Bayer is ready to pour billions more into its pharma manufacturing operations, but with that, it will cut ties with several sites it already owns.
Bayer will invest more than $2.26 billion in its pharmaceutical manufacturing over the next three years, as it expands in both Europe and the US. Expansions in Bergkamen, Berlin, Leverkusen, Weimar and Wuppertal were already announced earlier in March in a German-only statement, stating that it will modernize facilities and work on “more intensive collaboration” with area universities and startups.
The company will transform its supply centers in Berlin, Leverkusen and Bergkamen into centers for excellence for parenterals, non-hormonal solids and contrast media and hormone products, respectively. A supply center in Wuppertal will be turned into a site for new production technologies. All these sites will see a combined investment of roughly $1.1 billion. Meanwhile, its Berkley, CA, site will see an expansion as well. It is already building a $200 million cell therapy site in Berkeley.
To do so, Bayer has divested a production site in Karachi, Pakistan, as a part of analysis of what manufacturing practices no longer align with long-term goals. Its site in São Paulo Cancioneiro, Brazil will be transferred to a new operator, and Bayer plans to do the same with parts of the Bergkamen, Wuppertal and Berlin sites.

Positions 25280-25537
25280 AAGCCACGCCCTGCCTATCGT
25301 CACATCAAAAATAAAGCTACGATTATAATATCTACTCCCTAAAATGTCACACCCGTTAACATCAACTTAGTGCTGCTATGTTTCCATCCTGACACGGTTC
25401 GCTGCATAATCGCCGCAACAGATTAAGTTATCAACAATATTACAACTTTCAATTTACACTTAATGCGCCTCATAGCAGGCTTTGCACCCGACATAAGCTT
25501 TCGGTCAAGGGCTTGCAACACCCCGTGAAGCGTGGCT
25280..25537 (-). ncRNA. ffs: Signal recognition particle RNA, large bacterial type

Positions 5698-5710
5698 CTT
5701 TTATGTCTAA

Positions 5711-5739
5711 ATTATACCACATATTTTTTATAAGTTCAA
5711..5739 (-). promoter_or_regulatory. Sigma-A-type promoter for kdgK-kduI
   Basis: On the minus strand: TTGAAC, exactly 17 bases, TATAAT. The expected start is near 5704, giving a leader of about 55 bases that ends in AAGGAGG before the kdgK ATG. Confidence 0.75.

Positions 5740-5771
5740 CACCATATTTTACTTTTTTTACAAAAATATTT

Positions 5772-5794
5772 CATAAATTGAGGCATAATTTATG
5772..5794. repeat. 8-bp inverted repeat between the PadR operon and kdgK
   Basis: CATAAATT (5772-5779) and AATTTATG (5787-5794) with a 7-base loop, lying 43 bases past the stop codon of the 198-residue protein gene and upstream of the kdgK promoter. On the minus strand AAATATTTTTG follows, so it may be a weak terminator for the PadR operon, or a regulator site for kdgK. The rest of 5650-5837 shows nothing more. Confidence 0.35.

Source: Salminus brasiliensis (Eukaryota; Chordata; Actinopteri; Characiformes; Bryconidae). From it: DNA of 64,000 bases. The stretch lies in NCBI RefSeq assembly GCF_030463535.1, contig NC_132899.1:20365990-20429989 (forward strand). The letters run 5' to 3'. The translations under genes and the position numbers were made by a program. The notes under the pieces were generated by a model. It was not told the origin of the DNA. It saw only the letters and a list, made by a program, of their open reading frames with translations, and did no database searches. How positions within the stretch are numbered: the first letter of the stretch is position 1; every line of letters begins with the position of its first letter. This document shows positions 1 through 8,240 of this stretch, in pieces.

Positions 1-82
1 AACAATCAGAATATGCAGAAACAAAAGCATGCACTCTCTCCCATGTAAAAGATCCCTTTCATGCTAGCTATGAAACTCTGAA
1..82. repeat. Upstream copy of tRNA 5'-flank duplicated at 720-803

Bayer has already put up 95 acres of its Creve Coeur, MO, campus up for sale, as it told the St. Louis Business Journal that it envisions a future with less physical office space. In 2020, WuXi STA prepared to take over Bayer facilities in Leverkusen and Wuppertal to start and finish the year.
“These investments into our supply network will support the success of our company’s pharmaceutical’s business long term,” said Holger Weintritt, head of pharmaceuticals product supply. “As an important element of our overall pharmaceutical business strategy we will focus our manufacturing activities on supporting future key areas of growth in which we aim to change the treatment paradigm for patients. All of our company’s new technology platforms and modalities will benefit from this investment.”
All this comes months after the announcement that the Big Pharma would drop $460 million into two manufacturing sites to expand its production capabilities for contraceptives to low- and middle-income countries. That deal featured Bayer expanding one site in Turku, Finland, and building another in Alajuela, Costa Rica, to produce hormonal implants and intrauterine systems. Bayer has a goal of providing 100 million girls and women with access to family planning by 2030. The new site in Costa Rica will start manufacturing by 2024, the company said, while the Finland location should be good to go by 2025.
Cell and gene therapy will be the focus for Bayer’s latest announcement. The billions will go toward technologies, automation, and digitalization to help upscale its manufacturing.